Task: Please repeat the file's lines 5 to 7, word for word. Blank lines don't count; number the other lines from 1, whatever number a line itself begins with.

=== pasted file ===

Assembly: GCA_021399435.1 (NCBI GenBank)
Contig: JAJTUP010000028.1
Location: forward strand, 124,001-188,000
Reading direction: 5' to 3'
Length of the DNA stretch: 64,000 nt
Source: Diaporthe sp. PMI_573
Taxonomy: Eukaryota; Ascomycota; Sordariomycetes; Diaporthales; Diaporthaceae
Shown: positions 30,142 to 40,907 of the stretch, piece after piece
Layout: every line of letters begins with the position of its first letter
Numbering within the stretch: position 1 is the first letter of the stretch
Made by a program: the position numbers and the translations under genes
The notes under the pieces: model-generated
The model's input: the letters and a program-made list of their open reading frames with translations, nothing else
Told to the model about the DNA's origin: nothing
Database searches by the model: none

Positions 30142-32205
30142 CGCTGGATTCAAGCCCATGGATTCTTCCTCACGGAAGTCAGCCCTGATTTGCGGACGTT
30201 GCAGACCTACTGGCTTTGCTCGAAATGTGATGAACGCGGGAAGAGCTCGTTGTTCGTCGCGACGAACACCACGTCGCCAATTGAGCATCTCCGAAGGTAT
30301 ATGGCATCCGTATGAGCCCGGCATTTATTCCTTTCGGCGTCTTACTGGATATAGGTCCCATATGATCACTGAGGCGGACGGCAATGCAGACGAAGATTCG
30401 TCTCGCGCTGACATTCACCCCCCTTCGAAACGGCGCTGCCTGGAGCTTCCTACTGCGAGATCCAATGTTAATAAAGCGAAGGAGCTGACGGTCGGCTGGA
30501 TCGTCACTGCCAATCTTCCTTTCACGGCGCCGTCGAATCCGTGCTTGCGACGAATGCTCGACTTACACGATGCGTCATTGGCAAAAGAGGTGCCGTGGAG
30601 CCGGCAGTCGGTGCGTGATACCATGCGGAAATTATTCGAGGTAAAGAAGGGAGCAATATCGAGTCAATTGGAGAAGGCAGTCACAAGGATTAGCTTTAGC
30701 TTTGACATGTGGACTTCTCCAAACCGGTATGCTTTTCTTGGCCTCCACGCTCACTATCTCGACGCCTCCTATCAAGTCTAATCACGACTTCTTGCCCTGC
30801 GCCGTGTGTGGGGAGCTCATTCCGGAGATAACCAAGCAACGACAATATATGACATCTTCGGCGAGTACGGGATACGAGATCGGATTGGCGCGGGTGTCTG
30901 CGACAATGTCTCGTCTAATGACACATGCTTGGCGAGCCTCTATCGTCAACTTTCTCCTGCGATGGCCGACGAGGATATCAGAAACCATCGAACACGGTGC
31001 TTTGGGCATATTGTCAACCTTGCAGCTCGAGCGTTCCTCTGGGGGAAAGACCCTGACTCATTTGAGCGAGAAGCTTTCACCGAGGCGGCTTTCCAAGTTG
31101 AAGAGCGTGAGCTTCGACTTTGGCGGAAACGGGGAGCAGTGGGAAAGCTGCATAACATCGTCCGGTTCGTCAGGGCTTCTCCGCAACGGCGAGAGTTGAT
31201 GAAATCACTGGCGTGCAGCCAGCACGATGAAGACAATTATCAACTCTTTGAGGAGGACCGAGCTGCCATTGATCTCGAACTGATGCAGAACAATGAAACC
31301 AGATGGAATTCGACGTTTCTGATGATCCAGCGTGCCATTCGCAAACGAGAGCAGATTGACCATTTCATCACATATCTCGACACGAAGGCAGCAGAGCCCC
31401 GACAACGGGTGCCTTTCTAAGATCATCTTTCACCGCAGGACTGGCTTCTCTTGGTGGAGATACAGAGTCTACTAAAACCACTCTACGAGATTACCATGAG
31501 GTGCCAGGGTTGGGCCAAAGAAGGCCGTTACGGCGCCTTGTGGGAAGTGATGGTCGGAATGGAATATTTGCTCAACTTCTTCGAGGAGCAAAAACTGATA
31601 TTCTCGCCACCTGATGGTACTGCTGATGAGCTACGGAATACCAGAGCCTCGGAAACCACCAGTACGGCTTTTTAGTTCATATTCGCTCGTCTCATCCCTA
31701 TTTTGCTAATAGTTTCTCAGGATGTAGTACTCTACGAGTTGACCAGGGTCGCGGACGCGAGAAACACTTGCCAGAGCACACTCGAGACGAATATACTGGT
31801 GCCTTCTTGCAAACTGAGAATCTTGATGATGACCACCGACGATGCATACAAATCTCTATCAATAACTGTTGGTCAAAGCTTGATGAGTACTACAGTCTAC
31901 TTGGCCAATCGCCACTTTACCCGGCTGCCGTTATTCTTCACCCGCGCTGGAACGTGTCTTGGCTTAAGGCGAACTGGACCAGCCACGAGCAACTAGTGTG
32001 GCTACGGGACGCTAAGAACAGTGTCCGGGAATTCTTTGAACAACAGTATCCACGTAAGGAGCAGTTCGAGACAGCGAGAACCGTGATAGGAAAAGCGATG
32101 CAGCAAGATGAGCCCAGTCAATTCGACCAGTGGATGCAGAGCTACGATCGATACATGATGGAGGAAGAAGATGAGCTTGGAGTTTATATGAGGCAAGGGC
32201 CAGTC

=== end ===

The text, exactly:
Length of the DNA stretch: 64,000 nt
Source: Diaporthe sp. PMI_573
Taxonomy: Eukaryota; Ascomycota; Sordariomycetes; Diaporthales; Diaporthaceae